Editor's note: This post is a submission to Fordham's 2018 Wonkathon. We asked assorted education policy experts whether our graduation requirements need to change, in light of diploma scandals in D.C., Maryland, and elsewhere. Other entries can be found here.
It is a time to fundamentally reconsider what we think we know about high school graduates. But we should also revisit what the lack of a diploma tells us about non-graduates. Ultimately, we ought to expand our collective responsibility for both groups, get them to learn more, and invest in their development after they leave high school—with or without a diploma.
Most commentary focuses on the behavior of adult leaders and politicians. To the extent we talk about students, we focus on the future of those who earn diplomas and are cavalier about the consequences for those who do not.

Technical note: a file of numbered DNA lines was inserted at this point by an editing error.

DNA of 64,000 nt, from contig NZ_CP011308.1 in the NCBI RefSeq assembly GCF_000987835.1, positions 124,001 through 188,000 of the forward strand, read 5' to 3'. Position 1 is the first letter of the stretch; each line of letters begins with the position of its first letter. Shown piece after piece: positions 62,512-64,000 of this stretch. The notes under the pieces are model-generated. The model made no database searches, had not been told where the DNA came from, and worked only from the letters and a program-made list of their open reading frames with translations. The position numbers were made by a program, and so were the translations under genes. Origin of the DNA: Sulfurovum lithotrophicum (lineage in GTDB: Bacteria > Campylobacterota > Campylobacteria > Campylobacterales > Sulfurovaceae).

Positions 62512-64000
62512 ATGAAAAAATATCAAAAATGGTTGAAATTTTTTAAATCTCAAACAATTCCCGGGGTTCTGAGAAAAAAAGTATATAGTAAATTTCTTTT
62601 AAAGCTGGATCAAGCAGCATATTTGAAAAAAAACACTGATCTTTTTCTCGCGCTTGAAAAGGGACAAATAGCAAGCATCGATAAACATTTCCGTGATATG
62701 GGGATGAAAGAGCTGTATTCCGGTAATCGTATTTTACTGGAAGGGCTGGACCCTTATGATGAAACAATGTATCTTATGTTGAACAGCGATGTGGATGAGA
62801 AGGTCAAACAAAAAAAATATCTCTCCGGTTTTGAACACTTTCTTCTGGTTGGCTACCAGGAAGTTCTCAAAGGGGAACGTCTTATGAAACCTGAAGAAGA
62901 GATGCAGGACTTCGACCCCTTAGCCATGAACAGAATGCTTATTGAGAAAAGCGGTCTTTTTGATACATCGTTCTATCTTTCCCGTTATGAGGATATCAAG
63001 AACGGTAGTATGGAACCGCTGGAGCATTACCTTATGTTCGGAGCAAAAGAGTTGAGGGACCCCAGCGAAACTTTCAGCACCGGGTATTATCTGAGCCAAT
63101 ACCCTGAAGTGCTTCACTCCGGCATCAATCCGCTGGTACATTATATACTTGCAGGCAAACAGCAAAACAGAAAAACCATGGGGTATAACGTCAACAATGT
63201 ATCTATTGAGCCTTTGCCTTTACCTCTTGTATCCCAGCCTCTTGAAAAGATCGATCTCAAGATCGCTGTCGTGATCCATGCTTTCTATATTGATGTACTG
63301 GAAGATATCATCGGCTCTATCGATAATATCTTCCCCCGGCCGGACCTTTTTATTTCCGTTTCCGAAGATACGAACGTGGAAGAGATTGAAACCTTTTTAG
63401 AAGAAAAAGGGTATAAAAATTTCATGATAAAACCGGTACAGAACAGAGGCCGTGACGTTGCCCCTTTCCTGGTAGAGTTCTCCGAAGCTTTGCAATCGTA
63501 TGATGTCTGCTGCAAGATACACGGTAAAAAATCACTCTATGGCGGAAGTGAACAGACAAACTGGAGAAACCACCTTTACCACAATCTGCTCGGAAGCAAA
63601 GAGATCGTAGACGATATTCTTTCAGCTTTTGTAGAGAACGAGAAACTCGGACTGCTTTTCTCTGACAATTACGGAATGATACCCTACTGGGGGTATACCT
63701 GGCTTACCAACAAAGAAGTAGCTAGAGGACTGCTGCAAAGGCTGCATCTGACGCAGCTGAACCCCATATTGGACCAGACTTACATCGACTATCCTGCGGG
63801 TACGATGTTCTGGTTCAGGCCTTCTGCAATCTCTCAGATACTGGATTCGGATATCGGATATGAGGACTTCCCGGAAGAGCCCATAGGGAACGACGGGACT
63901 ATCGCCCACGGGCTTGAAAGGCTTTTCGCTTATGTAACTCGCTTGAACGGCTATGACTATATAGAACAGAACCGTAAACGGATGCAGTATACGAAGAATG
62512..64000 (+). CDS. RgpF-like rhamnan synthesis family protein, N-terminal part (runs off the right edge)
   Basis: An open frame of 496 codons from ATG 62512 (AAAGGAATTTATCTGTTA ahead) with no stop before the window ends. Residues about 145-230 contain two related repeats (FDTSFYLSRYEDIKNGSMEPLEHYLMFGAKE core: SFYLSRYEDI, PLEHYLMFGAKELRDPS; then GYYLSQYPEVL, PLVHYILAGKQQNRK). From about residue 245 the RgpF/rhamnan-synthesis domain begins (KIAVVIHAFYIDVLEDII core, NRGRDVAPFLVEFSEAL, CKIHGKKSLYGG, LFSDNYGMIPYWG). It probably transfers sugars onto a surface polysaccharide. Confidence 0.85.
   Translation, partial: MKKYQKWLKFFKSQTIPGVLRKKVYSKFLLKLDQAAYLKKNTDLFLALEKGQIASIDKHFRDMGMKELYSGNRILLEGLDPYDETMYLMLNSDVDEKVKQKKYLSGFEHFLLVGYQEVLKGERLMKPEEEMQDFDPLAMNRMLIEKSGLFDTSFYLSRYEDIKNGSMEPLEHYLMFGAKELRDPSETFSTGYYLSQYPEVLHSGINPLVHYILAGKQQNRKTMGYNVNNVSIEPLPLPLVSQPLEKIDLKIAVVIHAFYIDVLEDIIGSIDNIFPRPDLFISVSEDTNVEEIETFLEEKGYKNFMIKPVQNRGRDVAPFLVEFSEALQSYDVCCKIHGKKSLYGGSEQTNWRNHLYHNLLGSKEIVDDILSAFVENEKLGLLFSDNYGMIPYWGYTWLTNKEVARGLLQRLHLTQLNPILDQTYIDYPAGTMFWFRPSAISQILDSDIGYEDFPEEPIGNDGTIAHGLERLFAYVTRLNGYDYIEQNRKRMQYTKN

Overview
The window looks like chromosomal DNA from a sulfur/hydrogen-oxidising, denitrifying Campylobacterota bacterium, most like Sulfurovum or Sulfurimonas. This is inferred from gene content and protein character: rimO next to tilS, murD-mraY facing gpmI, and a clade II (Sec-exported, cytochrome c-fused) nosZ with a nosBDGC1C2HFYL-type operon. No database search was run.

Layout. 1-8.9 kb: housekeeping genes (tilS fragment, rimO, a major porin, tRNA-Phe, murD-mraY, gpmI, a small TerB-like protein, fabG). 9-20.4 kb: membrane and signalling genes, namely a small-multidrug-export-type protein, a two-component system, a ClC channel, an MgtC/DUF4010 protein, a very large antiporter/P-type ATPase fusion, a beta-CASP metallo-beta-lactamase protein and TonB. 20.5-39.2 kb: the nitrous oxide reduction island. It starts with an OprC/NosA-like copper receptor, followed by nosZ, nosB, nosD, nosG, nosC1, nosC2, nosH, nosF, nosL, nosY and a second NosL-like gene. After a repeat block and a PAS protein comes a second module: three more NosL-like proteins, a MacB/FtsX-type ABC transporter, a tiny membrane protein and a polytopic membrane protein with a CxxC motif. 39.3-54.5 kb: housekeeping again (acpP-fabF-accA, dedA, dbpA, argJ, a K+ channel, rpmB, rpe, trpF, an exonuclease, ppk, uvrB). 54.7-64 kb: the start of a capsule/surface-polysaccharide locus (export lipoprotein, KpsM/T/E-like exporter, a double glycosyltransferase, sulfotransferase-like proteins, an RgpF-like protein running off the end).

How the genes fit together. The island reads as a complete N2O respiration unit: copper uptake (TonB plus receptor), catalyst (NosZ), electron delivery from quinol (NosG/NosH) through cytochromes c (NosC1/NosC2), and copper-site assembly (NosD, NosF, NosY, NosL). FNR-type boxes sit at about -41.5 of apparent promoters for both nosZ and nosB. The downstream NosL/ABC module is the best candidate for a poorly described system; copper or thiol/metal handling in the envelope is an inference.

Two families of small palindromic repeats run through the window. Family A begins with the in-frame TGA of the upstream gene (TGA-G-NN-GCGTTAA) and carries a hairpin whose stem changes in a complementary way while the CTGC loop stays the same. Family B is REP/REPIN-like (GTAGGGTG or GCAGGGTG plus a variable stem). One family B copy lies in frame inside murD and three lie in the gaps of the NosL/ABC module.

Diplomas have predictive value to employers and higher education institutions; motivational value to students; and, for better or worse, cultural value that affects how we judge young people’s worth.
For employers and higher education institutions, a diploma can certify preparation and suitability. We should differentiate our understanding of preparation while de-coupling these certifications from the diploma. If we...